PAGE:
Advice For Elderly Travelers And Their Families

5:36 PM, May 6, 2013   |    comments
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WASHINGTON (WUSA9) -- The death of an 83-year-old grandma after she wandered away from Reagan National is horrible reminder to all of us about the risks of flying the elderly through the complicated maze at the world's airports.

There is a federal law -- the Air Carrier Access Act -- that gives some rights to travelers with physical or mental disabilities including wheelchairs and portable oxygen concentrators, But you may need more help to travel safely.

Experts say you should RESEARCH... BOOK ... and request things like early boarding and a wheelchair or an electric cart and request them early and repeatedly.

Some airlines, including American, have special programs like Five Star Service. For $175 domestically, they say they will provide an escort to shepard you from the curb to the gate, from one flight to the next, and then from the gate to the curb at the end of your flight.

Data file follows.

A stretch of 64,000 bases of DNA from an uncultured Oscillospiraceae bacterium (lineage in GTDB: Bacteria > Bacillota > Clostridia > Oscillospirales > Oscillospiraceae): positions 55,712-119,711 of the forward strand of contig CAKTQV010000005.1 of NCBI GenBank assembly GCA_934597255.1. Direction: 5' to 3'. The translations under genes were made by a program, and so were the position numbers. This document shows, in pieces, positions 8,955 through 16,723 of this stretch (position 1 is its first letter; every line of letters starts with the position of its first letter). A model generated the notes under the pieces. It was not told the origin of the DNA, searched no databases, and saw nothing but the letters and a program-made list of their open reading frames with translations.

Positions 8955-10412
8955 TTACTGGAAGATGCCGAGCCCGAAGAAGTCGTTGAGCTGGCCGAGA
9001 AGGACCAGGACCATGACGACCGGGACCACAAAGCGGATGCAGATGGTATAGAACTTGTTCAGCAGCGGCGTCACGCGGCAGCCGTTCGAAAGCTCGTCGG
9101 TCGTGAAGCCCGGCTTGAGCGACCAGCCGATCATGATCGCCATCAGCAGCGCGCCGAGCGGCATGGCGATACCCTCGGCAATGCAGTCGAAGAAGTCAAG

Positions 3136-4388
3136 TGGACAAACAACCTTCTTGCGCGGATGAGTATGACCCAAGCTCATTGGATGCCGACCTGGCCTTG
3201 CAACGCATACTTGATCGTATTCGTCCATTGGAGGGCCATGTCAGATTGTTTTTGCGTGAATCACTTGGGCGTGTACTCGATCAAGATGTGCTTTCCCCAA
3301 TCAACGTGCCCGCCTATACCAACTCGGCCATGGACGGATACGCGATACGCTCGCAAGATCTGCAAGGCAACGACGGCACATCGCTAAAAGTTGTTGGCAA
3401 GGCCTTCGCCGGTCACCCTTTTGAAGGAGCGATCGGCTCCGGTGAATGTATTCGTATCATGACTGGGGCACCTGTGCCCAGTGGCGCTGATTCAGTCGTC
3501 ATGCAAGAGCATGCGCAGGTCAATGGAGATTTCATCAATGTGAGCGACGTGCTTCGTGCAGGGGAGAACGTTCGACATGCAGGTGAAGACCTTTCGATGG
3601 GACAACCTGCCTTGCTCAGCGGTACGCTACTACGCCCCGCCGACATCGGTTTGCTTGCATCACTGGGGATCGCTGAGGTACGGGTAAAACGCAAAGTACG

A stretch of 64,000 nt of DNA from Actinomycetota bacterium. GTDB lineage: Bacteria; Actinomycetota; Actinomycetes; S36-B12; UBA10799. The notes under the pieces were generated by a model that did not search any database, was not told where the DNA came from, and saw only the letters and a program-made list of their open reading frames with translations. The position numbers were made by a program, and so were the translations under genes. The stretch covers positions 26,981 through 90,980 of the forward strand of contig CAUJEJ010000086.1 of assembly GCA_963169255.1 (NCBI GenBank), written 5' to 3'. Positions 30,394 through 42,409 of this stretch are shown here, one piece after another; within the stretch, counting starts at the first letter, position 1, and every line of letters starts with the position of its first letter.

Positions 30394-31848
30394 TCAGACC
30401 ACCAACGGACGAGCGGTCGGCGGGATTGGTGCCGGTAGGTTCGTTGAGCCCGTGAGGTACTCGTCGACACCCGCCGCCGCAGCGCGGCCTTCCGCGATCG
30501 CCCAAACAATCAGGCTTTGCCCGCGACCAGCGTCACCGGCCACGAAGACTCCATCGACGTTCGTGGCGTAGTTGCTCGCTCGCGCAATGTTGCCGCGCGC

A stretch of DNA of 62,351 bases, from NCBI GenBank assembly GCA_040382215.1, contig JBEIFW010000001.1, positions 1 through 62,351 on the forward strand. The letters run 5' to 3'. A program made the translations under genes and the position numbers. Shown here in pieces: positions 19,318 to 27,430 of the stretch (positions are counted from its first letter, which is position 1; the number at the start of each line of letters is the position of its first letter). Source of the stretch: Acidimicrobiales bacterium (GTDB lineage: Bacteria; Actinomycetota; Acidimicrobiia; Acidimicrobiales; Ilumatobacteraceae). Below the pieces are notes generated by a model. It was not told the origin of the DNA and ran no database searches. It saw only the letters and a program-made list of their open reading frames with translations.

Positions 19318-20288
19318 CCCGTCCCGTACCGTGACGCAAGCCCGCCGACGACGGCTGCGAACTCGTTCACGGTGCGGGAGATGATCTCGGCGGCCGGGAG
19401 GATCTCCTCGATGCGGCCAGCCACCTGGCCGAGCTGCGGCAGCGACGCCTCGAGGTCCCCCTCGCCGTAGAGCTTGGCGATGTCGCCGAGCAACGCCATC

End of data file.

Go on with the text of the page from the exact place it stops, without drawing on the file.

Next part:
You can also negotiate for your loved ones or another caretaker to take you all the way out to the gate, and pick you up too. Ask if that's possible before you book.

There are private companies like Royal Airport Concierge that will meet you and take you or your loved one through security for a fee.

But some experts say there is nothing better than being there. "If it were me," says USA Today travel expert Ben Mutzabaugh, I might have flown to Barbados to fetch grandma and bring her back."

"You have to assume the system may break down," says the AAA's John Townsend. "And then the big question is what happens when the system doesn't work as it's supposed to."

Lots of airlines have special programs -- and special fees -- for unaccompanied children. Not many have spent as much time thinking about unaccompanied seniors. But this tragedy could change that.

One big piece of advice from the experts if you need help: ask for it.

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